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In person : what women want

Fantasy film Kate & Leopold's Meg Ryan and Hugh Jackman debate the art of seduction.

Guys, listen up. If you want to win your lady's love, butter her toast for her in the morning. Little things like that are the most romantic gestures, according to Meg Ryan who has made a career out of portraying lovelorn women, the latest being in Kate & Leopold. On the other hand, Australian actor Hugh Jackman, who co-stars with Ryan, says men should really listen more to what women want.

In Kate & Leopold, Ryan plays a disillusioned New York marketing executive who seems to date only schmucks and losers. She fantasizes about perfect love, and finally thinks she has found her man in the form of dashing Leopold (Jackman), a duke transported from 1876 Brooklyn to the present through a time warp. Leopold, a forward thinker in his own day, fits into the 21st century surprisingly well after some trouble with toasters and telephones, and soon sweeps Kate off her feet.

"It seems to be so difficult for men to give romantic gestures nowadays," said the perky 40-year-old Ryan during a visit to Japan. "But to be fair, some women find it equally hard to receive such gestures from men." Her view was echoed by Jackman, 33. "Social politics have changed. If you open a door for a woman, you can be slapped. It's gotten to the point where men don't know what to do to make a woman happy ... which is our prime motivation in life."

Kate & Leopold examines many of these issues. "Romance nowadays is considered to be not cool. People are afraid to say what they feel. The world is full of rejections and letdowns," said Jackman, quickly adding he's no expert because he only had one real long romance—with his wife.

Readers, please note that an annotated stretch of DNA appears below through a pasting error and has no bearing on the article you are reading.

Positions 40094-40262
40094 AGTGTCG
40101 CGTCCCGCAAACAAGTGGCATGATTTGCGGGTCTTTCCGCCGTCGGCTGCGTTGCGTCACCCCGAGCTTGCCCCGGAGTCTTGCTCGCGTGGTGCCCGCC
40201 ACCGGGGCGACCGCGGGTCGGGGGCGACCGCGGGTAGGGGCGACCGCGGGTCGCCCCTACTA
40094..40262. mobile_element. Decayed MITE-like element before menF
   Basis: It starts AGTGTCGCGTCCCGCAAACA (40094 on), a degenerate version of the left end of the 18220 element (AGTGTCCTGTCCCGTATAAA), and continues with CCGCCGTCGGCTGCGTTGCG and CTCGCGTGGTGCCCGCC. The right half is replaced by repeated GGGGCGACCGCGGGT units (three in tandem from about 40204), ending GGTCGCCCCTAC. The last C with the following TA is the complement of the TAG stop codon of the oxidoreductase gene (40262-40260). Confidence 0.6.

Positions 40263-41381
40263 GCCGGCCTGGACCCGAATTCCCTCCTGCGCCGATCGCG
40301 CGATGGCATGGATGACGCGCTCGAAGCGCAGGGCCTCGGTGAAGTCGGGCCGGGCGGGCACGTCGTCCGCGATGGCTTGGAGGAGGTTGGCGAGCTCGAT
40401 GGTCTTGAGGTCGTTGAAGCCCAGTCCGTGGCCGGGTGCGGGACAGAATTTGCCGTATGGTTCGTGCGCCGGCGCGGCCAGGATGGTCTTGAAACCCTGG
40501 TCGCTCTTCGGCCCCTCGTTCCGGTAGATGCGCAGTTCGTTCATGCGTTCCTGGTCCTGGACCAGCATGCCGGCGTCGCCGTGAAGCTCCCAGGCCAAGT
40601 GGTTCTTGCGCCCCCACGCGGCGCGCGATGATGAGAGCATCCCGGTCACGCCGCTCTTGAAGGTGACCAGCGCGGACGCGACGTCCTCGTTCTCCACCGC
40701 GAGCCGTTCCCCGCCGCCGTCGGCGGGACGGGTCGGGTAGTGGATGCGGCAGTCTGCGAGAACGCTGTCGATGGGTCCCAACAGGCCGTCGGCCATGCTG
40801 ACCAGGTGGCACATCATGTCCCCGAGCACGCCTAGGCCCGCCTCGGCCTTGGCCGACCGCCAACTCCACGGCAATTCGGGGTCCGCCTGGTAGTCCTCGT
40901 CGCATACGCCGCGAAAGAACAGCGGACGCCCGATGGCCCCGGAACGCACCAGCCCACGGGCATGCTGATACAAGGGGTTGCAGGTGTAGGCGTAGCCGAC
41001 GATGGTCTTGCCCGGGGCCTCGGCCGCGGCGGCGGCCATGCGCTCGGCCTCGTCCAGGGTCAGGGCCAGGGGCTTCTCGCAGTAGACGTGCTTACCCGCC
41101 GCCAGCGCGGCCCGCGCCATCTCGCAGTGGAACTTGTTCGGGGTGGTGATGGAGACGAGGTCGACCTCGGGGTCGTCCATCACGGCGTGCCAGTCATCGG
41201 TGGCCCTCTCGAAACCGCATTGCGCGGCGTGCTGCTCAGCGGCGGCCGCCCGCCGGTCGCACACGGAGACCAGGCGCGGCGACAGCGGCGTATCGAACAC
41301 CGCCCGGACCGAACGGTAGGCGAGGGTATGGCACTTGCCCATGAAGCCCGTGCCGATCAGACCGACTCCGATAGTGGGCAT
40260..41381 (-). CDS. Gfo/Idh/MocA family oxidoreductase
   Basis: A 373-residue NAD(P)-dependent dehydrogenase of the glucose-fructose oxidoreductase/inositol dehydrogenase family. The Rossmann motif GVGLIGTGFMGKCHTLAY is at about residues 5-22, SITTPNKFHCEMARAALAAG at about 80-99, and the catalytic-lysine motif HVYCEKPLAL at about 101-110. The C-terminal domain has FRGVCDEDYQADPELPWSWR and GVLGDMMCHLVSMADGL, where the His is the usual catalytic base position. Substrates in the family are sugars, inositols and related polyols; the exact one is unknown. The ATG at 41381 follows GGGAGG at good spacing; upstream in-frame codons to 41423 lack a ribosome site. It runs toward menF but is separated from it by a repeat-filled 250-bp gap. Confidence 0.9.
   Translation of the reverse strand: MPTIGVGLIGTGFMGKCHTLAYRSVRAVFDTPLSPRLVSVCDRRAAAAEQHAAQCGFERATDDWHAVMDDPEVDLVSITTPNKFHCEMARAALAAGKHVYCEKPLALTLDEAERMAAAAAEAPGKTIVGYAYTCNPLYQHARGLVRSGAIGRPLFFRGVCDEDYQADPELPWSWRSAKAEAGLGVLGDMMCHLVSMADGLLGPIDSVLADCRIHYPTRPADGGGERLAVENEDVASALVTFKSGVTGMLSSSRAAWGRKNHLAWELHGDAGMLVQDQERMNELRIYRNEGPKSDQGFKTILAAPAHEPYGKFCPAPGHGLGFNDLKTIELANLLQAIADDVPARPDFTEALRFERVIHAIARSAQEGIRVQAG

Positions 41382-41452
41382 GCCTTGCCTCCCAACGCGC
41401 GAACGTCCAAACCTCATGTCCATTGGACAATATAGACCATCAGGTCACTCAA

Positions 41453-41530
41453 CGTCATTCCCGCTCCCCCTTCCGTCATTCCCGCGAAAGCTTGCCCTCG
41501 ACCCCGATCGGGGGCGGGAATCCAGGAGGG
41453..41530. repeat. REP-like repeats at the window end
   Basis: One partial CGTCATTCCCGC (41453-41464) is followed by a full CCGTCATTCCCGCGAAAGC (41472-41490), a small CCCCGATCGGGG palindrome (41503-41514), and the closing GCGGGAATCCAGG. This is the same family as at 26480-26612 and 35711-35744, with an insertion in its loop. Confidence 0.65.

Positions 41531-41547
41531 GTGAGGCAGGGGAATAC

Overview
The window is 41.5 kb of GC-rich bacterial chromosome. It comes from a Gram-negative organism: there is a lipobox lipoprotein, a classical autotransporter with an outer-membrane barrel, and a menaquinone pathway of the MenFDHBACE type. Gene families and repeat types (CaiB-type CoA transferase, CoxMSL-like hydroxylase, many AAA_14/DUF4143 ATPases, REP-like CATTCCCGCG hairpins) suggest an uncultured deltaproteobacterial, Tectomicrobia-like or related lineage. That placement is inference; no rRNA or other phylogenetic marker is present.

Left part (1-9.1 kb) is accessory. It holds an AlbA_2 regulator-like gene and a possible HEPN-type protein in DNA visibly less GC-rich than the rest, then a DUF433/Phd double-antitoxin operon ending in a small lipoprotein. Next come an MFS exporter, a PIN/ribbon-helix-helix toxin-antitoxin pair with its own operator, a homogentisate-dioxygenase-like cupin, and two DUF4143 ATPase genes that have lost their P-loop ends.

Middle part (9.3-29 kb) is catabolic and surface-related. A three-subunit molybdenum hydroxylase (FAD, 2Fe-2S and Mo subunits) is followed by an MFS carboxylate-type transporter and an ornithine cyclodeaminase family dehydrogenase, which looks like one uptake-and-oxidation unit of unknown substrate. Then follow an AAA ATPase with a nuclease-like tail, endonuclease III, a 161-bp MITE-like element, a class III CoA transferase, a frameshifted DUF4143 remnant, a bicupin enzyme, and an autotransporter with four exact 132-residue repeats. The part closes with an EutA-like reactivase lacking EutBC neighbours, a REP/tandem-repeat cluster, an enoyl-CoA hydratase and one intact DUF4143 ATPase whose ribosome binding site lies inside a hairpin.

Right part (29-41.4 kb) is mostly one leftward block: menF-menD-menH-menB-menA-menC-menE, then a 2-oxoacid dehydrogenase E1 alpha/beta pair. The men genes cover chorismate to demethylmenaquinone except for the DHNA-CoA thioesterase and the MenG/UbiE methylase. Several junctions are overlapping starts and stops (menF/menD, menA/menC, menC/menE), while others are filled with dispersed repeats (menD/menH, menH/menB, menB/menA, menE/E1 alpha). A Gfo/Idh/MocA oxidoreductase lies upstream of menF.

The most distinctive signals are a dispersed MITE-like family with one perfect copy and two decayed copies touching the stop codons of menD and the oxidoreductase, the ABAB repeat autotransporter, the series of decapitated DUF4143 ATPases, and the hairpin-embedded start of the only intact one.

Ryan certainly identifies with her character. "I think a lot of women do. She is totally out of whack, she has a broken heart she has not dealt with, and she is pouring all her energy into her work." Originally planning to be a journalist, Ryan turned to acting to pay for her tuition and did some TV work before making her film debut in Rich and Famous in 1981. It wasn't until 1989 that she really achieved international stardom by faking an orgasm in a restaurant, in the now-classic scene with Billy Crystal in When Harry Met Sally. Ever since, she has been content to play the same sort of character in most of her films—a woman, unsure of what she wants in a romance but certain that Mr Right is out there somewhere. Movies like French Kiss, Sleepless in Seattle, City of Angels and You've Got Mail have honed that persona to great effect, especially in Japan, where women adore her. The Japanese entertainment media fawn over her fashions and winsome manner.

Although she has done non-romantic films, such as The Doors, When a Man Loves a Woman and Courage Under Fire, Ryan always returns to the romantic genre. "I'm compulsively drawn to it. But I wouldn't do these kinds of movies if they weren't fun," she said. "It's an optimistic genre, almost like a fairy tale. Everyone is entitled to idealize love."

Japanese women certainly idolized Jackman while he was here. He might not be as well-known as Russell Crowe, Nicole Kidman or Mel Gibson, but his time can't be far off after a banner two years that have included X-Men, Someone Like You and Swordfish. Australian actors are in great demand in Hollywood nowadays, if you add Cate Blanchett, Heath Ledger, Toni Collette, Naomi Watts and Guy Pearce to the mix. Why the sudden Aussie surge? "I get asked this question a lot and I have given 15 different answers," Jackman said. "We get good stage training and it's a lot easier for Aussies to go to America now. Contrary to the stereotypical image, we're pretty hardworking. Of course, we play hard, too. It's our adventurous spirit."

Ryan and Jackman agreed that Kate & Leopold came along at an opportune time for New York. "The sense of community is even better now," said Ryan, who lives there, while Jackman described the film as "a love letter to New York" during a time of grieving. "It celebrates the history of the city. So much of it is just as it was in 1876; you only have to cover up the graffiti."

Of the Sept 11 attacks, Jackman expressed anger at the level of barbarity but also sounded a note of caution. "The events of that day are a reminder that too many gaps are appearing between cultures," he said.